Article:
“If the regulator is not pro-active, Myanmar people will keep getting ripped off by Ponzi schemes,” he said.
Yet when he was deputy minister and concurrently chairman of the Securities and Exchange Commission of Myanmar, Maung Maung Thein seemingly did little to tackle Ponzi schemes and other investment scams.
Interviewed about Global Growth in December 2015, he told Frontier: “The people who were cheated by the company are not poor people … Obviously, if they can invest a lot of money, they must be rich, so it is not problem for them.”
Speaking again earlier this month, he admitted that he could have done more. “We were very busy at that time and didn’t pay much attention to scams.”
A welcome step
It seems the authorities are finally waking up. The Ministry of Home Affairs announced on September 11 that it had formed a commission, led by its financial crime-fighting body, the Bureau of Special Investigation, to investigate multi-level marketing firms.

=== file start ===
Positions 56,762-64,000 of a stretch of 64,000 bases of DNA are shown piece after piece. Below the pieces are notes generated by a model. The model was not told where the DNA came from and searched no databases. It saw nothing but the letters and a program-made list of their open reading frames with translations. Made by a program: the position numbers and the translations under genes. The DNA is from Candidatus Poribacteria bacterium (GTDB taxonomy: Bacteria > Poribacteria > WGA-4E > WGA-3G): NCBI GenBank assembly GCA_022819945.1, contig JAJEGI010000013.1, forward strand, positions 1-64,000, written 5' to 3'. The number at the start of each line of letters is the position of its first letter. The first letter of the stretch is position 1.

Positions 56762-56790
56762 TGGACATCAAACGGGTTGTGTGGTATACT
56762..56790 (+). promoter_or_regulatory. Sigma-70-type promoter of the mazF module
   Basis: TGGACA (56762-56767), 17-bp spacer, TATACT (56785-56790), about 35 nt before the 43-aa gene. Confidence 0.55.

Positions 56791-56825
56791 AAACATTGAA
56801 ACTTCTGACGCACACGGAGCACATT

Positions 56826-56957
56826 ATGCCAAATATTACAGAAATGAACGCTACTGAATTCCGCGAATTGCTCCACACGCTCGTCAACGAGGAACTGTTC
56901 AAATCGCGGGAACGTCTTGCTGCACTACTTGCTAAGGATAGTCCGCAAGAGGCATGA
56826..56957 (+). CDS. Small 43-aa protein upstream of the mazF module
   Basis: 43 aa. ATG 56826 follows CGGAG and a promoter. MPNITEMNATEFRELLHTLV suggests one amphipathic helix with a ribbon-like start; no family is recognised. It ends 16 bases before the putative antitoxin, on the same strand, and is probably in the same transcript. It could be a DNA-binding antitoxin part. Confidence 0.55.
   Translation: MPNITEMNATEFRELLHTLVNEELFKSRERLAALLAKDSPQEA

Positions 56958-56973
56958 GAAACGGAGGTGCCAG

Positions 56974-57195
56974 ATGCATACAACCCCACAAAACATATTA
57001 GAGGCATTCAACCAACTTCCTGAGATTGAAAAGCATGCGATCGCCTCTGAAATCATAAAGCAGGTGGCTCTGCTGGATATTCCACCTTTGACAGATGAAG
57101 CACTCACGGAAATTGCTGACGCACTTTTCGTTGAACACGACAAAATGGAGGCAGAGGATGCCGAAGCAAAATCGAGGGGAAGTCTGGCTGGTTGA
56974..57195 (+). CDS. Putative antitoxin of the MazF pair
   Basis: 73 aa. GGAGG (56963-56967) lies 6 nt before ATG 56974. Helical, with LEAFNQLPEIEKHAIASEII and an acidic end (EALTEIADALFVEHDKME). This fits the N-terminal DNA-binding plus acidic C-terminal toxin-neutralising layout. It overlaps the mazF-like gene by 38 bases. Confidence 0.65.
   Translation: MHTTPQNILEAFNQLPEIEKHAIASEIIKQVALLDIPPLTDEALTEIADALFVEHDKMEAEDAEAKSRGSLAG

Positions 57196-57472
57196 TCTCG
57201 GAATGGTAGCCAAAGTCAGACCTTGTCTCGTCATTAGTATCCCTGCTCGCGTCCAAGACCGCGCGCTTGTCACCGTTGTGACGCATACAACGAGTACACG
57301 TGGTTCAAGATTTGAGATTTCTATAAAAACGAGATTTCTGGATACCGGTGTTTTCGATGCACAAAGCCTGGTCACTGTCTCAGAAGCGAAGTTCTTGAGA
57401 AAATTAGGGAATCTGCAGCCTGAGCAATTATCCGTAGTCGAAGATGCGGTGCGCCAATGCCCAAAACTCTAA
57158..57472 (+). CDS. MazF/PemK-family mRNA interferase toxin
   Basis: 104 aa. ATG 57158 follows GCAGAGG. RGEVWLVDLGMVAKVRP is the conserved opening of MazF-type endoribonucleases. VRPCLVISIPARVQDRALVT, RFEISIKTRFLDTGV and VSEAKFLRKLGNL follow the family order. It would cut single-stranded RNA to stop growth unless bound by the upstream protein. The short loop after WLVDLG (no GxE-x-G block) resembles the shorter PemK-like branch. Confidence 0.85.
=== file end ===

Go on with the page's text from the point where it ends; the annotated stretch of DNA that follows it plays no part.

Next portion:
The statement said the commission also includes representatives of the departments of commerce, revenue, and food and drug administration, as well as DICA.
It added that three local and foreign MLM firms were blacklisted in 2009 and 2011 under the 1950 Emergency Provisions Act.
“As the act was abolished in 2016, a new law is needed to regulate MLM firms,” it said.
While multi-level marketing is controversial, most MLM companies are still legitimate businesses. Typically, members earn money by selling consumer products but are also encouraged to recruit others to sell the same products, too. This workforce is known as a “down line”; the recruiter receives a percentage of the sales.
However, because they share many features with pyramid or Ponzi schemes, it’s easy for outright scams to market themselves as an MLM.
Multi-level marketing firms are responding to the government probe by banding together in an effort to protect their name. One industry source, who asked not to be named because he was not authorised to speak to the media, said legitimate MLM firms have formed a working committee to form a Direct Selling Association of Myanmar. It has already held two seminars with the government to discuss the plan.
“Like Malaysia and Singapore, Myanmar should have an association to oversee direct selling companies,” said the manager at Creative Network International (Myanmar), a subsidiary of a Malaysian multi-level marketing firm.
He added multi-level marketing companies needed to work more closely with the government to prevent further scams.
“There are more than 60 MLM firms in Myanmar but some are not MLMs – just scams,” he said.